Instead of defining a percentage of taxi use for the system, WMATA should include specific quality standards for taxis. This will give all the jurisdictions the flexibility to improve quality, so that taxis can provide services for Metro Access users. This could lead to lower costs and better quality. 22 senior service providers in the District signed off on this recommendation. We hope Christian Kent listens.

Research citations:
Arndt, J. & Cherrington, L. (2007). The Role of Private-For-Hire Vehicles In Transit In Texas. Texas Department of Transportation and the Federal Highway Administration.
Burkhardt, J. (2010). Potential Cost Savings from taxi paratransit programs. Institute of Transport Studies (Monash). Social Research in Transport Clearinghouse.
Burkhardt, J., Doherty, J., Rubino, J., Westat, & Yum, J. (2008). A Survey On The Use of Taxis in Paratransit Programs. Easter Seals Project Action. Retrieved from www.projectaction.org
Chapman, Koffman, Pfeiffer, & Weiner (2010). Funding the Public Transportation Needs of an Aging Population. American Public Transportation Association.

Pedestrians


Speed kills. Traffic cameras save lives.

More and better traffic enforcement is key to reducing pedestrian crashes along our main streets. Last week, Mayor Gray announced that he is giving the green light to a new set of traffic cameras which MPD has been trying to buy for over a year. This is great news for DC pedestrians.


Photo by ell brown on Flickr.

Older folks are at particular risk in crossing our streets, such as Connecticut Avenue, because speed kills. A driver traveling 30 mph who hits a pedestrian is only 45% likely to kill that person, but at just 10 mph faster, the odds jump to 85%. For seniors, the risk is even greater.

Seniors feel very vulnerable crossing the street, because drivers don't wait for them to cross when making right- and left-hand turns. And, of course, there are those cars that blast through red lights. In fact, most pedestrians hit by drivers are struck when in the crosswalk and crossing legally with the light.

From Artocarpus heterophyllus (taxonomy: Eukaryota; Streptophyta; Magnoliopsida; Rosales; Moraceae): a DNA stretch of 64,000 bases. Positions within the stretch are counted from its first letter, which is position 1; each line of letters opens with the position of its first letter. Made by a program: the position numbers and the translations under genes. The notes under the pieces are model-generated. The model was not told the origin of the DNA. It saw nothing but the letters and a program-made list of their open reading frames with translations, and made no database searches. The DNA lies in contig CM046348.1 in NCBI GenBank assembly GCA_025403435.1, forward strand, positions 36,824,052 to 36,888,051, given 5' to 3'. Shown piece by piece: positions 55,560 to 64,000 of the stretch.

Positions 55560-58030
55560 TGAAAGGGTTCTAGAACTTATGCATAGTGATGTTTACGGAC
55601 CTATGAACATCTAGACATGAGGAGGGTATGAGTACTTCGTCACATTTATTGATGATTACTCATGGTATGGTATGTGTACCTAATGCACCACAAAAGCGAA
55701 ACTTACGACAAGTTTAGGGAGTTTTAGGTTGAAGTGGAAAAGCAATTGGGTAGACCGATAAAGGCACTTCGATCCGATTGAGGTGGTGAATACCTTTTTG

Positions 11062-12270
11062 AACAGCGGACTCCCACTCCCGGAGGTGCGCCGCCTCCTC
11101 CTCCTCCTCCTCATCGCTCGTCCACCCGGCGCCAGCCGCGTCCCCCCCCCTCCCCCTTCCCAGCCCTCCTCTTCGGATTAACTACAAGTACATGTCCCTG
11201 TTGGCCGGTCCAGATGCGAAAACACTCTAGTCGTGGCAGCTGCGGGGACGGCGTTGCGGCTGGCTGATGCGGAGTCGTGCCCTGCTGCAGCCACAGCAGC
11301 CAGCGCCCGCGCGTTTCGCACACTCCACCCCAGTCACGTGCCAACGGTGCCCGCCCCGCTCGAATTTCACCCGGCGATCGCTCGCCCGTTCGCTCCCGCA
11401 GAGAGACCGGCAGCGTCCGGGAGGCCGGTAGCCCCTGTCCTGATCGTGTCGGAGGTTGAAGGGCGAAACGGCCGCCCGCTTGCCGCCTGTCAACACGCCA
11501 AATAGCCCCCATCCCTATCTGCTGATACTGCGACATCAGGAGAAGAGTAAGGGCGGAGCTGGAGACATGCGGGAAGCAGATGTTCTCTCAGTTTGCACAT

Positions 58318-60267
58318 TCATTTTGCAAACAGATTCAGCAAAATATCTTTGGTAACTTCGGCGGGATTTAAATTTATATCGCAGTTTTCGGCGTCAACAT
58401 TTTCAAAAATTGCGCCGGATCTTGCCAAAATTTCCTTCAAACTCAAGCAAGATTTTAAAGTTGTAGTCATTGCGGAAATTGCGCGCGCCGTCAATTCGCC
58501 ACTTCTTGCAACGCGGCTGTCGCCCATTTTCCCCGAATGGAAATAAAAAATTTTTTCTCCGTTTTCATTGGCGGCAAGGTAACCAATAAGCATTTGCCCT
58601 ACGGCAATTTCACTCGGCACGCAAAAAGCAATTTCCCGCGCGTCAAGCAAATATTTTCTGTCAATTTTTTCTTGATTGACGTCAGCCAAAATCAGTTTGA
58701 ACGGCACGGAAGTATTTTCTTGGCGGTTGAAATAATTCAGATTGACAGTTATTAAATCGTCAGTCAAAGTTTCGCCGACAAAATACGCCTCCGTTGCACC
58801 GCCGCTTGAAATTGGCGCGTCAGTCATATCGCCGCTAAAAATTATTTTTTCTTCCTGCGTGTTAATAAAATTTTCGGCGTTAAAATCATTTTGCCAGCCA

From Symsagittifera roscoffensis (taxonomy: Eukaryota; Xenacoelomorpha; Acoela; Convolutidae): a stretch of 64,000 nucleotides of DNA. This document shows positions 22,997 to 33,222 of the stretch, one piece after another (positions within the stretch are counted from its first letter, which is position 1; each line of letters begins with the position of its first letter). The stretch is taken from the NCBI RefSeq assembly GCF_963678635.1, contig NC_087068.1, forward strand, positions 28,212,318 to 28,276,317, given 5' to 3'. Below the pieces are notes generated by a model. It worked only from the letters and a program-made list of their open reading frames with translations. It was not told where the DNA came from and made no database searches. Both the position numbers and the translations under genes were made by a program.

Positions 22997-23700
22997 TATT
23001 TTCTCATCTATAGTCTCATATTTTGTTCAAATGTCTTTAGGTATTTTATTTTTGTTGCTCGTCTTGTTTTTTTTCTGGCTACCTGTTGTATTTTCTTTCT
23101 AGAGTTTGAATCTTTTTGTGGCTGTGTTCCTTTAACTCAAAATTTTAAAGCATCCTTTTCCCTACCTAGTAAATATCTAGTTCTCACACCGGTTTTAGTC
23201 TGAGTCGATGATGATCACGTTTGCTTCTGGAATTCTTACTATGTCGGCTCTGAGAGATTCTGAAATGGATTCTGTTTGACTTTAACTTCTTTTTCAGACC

Pedestrians will welcome any measures to slow down cars, make drivers stop for pedestrians in crosswalks, and clear the box so that parents crossing the street to take their small children to their preschool don't have thread their way through the cars blocking the intersection and the crosswalks.

Lisa Sutter, head of photo enforcement for DC's Metropolitan Police Department, first presented her photo enforcement program to the DC Pedestrian Advisory Council in December or 2010. I thought Santa had delivered the absolute best Christmas presents. The new cameras will catch violators not stopping for pedestrians in crosswalks, speeding through red and green lights, and blocking the box.

Ms. Sutter has the proof. She collects data on how her cameras affect driver behavior.


Cameras work. Drivers slow down and stop going through red lights. Plus, revenues drop over time.

Many of the complaints against cameras, such as those from AAA, say that the measure is just a play for revenue. But it is not really a good revenue source once drivers learn and begin to follow the law. Maybe new cameras would help plug a budget gap this year, but DC will not be able to count on a lot of revenue over time. What they can count in is safer streets.

Look at Connecticut Avenue north of Chevy Chase Circle. The cars go the speed limit. As a pedestrian who has had many near misses, I am all for it. And I drive a car, as well.

Besides, we all want safer streets, and we need to invest the resources to get there. If an effective method pays for itself and provides funding for more expansion, should we not support it?

Each pedestrian killed costs $3.84 million (in 2005 dollars) from losing wages and productivity, medical expenses, motor vehicle damage and employers' insurance costs. A pedestrian injury costs $52,900 (also in 2005 dollars, according to the National Safety Bureau.)

Aren't these fines a small price to pay to reduce crashes?

ANCs 3C and 3F passed a resolution in favor of photo enforcement, and other ANC's across the city are considering similar actions. It is time to view the risk of bodily harm from the traffic violations on our streets as we do the risk from crime. In fact, the risk is greater.

In their report of Traffic Safety in the New Millennium, the International Association of Chiefs of Police wrote, "More people are killed and injured and the economic losses to society are greater from traffic crashes than that from crime."

It's long past time to install more traffic cameras and make our streets safer. Mayor Gray took the right step, and the DC Council should approve the program as part of this year's budget.